And instead of voting separately for the next General Assembly president, five new members of the Security Council, and 18 new members of the Economic and Social Council, the three elections are being held concurrently by secret ballot.
Among the early voters were U.S. Ambassador Kelly Craft and the ambassadors of Poland and Turkey.
AUSTIN, Texas — Texas Supreme Court Justice Debra Lehrman says her COVID-19 symptoms were “quite severe” but she has recovered.
Lehrman is one of nine judges on the U.S. state’s highest court for civil law. She announced May 21 that she and her husband tested positive for the coronavirus despite being diligent about following social distancing guidelines. She is the highest-ranking state official in Texas known to have gotten the virus.
Texas set record highs for both new coronavirus cases and the number of COVID-19 patients hospitalized on Tuesday. Lehrman did not give details about her treatment but says she plans to donate blood plasma to help other patients.
BERLIN — The foreign minister of Germany says the impact of the coronavirus pandemic on developing countries could have security implications for Europe unless steps are taken to help struggling nations.
Foreign Minister Heiko Maas said Wednesday that Germany would try to use its presidency of the U.N. Security Council and of the European Union starting next month to help prevent a health crisis from becoming a humanitarian emergency.
Maas said Germany’s particular focus will be on Africa, the western Balkans, non-EU members in Eastern Europe and Central Asia, and the Middle East.
A German Cabinet paper obtained by The Associated Press says further destabilization of countries in Africa and the Middle East could fuel existing conflicts, terrorism and irregular migration with “serious consequences also for Germany and the EU.”
The paper stresses the importance of the World Health Organization in leading and coordinating the global response to the pandemic, and other agencies in helping develop vaccines and effective drugs.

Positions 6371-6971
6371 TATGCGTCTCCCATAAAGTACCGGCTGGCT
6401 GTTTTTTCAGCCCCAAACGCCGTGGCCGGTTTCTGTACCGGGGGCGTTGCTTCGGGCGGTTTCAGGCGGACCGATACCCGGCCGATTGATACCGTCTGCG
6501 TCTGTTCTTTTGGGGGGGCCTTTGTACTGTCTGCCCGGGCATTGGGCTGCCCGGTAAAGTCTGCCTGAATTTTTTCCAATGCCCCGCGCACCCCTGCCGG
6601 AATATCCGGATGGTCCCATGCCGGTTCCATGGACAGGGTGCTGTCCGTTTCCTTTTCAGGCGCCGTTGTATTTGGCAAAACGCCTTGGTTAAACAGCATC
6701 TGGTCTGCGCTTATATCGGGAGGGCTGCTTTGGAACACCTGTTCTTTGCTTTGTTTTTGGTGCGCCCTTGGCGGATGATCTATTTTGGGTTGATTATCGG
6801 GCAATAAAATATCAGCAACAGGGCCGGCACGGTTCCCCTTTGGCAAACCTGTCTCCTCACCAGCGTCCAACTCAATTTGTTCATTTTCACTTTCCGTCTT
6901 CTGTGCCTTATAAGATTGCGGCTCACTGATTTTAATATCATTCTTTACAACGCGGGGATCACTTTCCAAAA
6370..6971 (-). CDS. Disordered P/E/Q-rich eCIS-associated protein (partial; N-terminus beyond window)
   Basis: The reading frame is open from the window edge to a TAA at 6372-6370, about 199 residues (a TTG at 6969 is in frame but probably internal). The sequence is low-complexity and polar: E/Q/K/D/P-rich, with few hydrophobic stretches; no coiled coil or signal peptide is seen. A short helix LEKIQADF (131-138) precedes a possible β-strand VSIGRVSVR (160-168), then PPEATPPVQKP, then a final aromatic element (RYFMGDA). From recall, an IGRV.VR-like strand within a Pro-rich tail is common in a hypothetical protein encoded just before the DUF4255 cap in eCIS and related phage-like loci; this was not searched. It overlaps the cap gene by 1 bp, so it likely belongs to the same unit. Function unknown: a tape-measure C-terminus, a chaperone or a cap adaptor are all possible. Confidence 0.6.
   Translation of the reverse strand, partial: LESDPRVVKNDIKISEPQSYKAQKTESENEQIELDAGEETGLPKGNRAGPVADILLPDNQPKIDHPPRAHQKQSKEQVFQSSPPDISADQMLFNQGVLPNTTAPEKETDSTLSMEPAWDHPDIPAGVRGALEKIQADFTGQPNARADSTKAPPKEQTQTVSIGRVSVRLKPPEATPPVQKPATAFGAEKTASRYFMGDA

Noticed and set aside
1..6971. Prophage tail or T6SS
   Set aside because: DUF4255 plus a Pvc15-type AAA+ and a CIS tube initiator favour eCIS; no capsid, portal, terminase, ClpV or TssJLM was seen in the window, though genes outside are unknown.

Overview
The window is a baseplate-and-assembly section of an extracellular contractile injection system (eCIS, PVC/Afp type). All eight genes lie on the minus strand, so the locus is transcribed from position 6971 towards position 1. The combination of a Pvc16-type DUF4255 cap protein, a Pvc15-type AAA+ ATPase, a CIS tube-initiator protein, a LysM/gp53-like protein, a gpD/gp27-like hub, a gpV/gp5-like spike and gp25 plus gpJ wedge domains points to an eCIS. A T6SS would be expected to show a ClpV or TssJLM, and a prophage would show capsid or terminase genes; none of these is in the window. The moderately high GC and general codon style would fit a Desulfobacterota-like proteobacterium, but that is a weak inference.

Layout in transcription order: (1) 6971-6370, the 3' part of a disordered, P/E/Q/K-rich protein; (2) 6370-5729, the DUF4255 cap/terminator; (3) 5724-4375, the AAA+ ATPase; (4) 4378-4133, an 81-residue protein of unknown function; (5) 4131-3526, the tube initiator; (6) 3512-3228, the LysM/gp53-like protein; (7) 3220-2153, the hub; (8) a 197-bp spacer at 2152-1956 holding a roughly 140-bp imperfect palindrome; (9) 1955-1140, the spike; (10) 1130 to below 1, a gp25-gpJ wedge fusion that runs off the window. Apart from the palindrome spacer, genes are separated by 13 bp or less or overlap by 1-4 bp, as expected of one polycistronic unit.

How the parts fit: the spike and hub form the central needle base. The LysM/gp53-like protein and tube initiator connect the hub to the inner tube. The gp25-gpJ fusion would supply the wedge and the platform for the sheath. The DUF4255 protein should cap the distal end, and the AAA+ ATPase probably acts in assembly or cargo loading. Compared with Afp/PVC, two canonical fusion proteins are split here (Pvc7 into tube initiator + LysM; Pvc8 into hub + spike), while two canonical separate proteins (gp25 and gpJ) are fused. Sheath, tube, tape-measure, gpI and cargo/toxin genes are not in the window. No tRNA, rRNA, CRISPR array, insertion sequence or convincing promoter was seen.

–By Frank Jordans in Berlin.
MALE, Maldives — The Parliament of the Maldives was shut for decontamination after a staff member tested positive for the new coronavirus.
Officials say health authorities began sterilizing the building Wednesday and tracing those who came into contact with the staff member.
The Maldives capital of Male has been under a lockdown since April because of the virus. Lawmakers recently resumed meetings at the Parliament building after meeting online.
The archipelago state has reported 2,094 virus cases and eight deaths.
VILNIUS, Lithuania — Lithuania has ended its three-month long lockdown regime imposed due the coronavirus pandemic but the government says the Baltic nation will continue its emergency declaration.
The quarantine that began March 16 was lifted Wednesday and the Lithuanian government hals halted most restrictions to curb the spread of COVID-19.
Among other things, larger public gatherings are allowed and protective facemasks are no longer required in public places. Most European citizens are allowed to enter the country except residents of Britain, Portugal and Sweden.
As of Tuesday, a total of 1,776 coronavirus cases and 76 deaths had been recorded in Lithuania, a nation of nearly 3 million.
DHAKA, Bangladesh — Bangladesh’s coronavirus caseload is nearing 100,000 as the country reported another 4,008 new positive cases and another 43 deaths.
Nasima Sultana of the Health Directorate said Wednesday the death toll from the virus reached 1,305 with the latest fatalities and the total number of infections stood at 98,489. The country’s Commerce Minister Tipu Munshi was among the new positive cases.
Bangladesh, a nation of 160 million people, has a weak healthcare system. that is being heavily tested during the pandemic.
MEXICO CITY — Honduran President Juan Orlando Hernández has tested positive for the novel coronavirus.
A statement issued by the presidency late Tuesday said Hernández had followed recommended health precautions but “because of the nature of his work, it wasn’t possible to remain in total isolation.”
His office said Hernández began to feel ill over the weekend and his viral infection was confirmed on Tuesday. The statement said he was being treated with microdacyn, azithromycin, ivermectin and zinc.
It said the first lady has shown no COVID-19 symptoms.
Honduras has reported more than 9,100 confirmed virus cases and 322 deaths.